Get used to sights like this.
How many times do we have to be told? Yes, global warming is a cause of climate change, and yes, it’s also one of its effects, but what people will be most affected by in these early days – and what may convince the disbelievers, albeit too late – is extreme weather. Not only the number of storms, but their severity, duration, nature and shifting geographic range, as well as the disruption of seasonal weather patterns. Hurricanes unheard of in your state? Wait for it. Floods just a developing-world problem? Tell it to Tewkesbury, England, after 2007.
In The Great Warming, a visually stunning call to action, National Center for Atmospheric Research senior scientist Kevin Trenberth summed up the shift: “The climate is not what it used to be. It’s not your grandfather’s climate any more.” That documentary and its PBS offshoot, filmed in 2004-05, predicted Hurricane Katrina, along with ongoing disease vectors and increasing crop failure and food riots (and we’re just getting started). The producers were not prescient, just mindful of IPCC findings and available research. [I should note that the doc also offers solutions – it’s not all bleak].
Now the IPCC is back with a new report focused specifically on extreme weather. While necessarily cautious about some impacts, the report, produced by 220 scientists over 2 years, catalogues catastrophes to come. The World Resources Institute has produced a 5-point summary of the report, and as Fiona Harvey reports in the Guardian, there’s hope that its bluntness will lead to action:
Europe’s climate chief, Connie Hedegaard, said the report should galvanise governments to act, especially when added to the stark warnings last week from the International Energy Agency that the world has only five years to take the emissions-cutting measures needed to prevent catastrophic global warming.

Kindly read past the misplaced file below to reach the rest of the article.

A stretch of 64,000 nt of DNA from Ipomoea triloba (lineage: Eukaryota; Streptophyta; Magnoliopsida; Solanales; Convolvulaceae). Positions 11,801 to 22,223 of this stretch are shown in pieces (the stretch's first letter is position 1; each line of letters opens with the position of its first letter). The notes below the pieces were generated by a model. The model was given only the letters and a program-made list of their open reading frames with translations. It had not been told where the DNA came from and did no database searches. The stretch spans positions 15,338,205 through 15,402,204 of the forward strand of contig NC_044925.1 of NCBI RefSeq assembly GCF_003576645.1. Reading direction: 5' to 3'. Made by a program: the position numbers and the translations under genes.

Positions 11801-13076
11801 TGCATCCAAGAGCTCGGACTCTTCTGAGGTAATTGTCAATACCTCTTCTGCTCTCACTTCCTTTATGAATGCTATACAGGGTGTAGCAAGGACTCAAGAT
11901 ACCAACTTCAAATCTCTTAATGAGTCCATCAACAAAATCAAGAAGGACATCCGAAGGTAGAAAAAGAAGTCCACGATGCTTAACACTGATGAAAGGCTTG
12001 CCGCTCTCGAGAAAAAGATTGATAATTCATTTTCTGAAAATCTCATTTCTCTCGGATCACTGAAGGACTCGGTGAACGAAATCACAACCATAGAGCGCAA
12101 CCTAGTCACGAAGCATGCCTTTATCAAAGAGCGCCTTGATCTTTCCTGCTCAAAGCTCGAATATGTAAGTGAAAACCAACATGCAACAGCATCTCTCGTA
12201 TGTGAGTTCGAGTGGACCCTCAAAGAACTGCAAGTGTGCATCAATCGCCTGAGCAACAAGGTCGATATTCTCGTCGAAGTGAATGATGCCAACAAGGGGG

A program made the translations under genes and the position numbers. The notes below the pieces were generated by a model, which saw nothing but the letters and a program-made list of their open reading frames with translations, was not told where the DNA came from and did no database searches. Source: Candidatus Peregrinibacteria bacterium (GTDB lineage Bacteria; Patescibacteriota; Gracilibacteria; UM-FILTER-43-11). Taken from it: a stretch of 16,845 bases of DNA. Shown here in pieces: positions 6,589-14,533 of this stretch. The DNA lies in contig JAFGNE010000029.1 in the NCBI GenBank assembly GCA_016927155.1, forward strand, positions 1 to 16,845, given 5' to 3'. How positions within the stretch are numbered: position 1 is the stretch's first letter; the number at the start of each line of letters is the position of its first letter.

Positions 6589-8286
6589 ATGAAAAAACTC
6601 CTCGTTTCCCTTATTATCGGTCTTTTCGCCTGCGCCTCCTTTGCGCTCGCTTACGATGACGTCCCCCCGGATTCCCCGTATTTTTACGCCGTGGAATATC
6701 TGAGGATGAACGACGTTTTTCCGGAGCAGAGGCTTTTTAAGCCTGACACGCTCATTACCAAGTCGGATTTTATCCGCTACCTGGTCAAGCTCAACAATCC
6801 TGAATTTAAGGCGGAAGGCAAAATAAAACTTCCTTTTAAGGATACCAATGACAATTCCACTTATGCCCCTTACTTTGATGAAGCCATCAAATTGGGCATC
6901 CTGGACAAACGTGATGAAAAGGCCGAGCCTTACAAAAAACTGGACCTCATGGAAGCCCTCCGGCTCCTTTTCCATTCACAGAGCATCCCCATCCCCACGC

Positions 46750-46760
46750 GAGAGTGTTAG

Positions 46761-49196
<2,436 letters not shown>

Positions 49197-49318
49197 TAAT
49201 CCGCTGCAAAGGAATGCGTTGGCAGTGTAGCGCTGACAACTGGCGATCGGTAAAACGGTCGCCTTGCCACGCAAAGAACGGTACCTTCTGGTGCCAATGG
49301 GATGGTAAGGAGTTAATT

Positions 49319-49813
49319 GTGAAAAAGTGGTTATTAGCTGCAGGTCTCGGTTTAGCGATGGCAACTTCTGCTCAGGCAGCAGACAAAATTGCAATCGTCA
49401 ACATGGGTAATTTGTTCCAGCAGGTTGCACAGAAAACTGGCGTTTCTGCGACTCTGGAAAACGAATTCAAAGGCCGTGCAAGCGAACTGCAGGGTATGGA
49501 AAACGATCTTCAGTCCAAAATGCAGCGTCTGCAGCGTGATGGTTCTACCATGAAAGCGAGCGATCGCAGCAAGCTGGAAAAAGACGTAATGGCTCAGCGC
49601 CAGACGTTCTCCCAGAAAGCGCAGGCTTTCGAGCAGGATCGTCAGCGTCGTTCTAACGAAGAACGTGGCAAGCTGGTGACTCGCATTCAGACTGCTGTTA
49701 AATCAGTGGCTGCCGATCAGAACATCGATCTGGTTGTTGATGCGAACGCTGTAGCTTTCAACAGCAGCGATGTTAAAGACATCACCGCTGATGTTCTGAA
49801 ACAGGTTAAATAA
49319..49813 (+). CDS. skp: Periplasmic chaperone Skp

[Hedegaard] said: “Last week, the serious warnings from the International Energy Agency. Today, this IPCC report … With all the knowledge and rational arguments in favour of urgent climate action, it is frustrating to see that some governments do not show the political will to act. In light of the even more compelling facts, the question has to be put to those governments in favour of postponing decisions: for how long can you defend your inaction?”
Harvey’s piece also goes on to point out that if we don’t clean up our act NOW, “adaptation strategies” will be all but pointless.
To be fair, renewable energy, transportation and adaptation projects are getting more attention from business and government (despite the UK government’s sharp reversal on Feed-in Tariffs), but we have GOT to focus on conservation and cutting consumption – of energy and goods. Adaptation – and even whole-grid renewables – will not save us.
Hmm, starting to go all-caps. Better get out of here and enjoy that balmy November weather…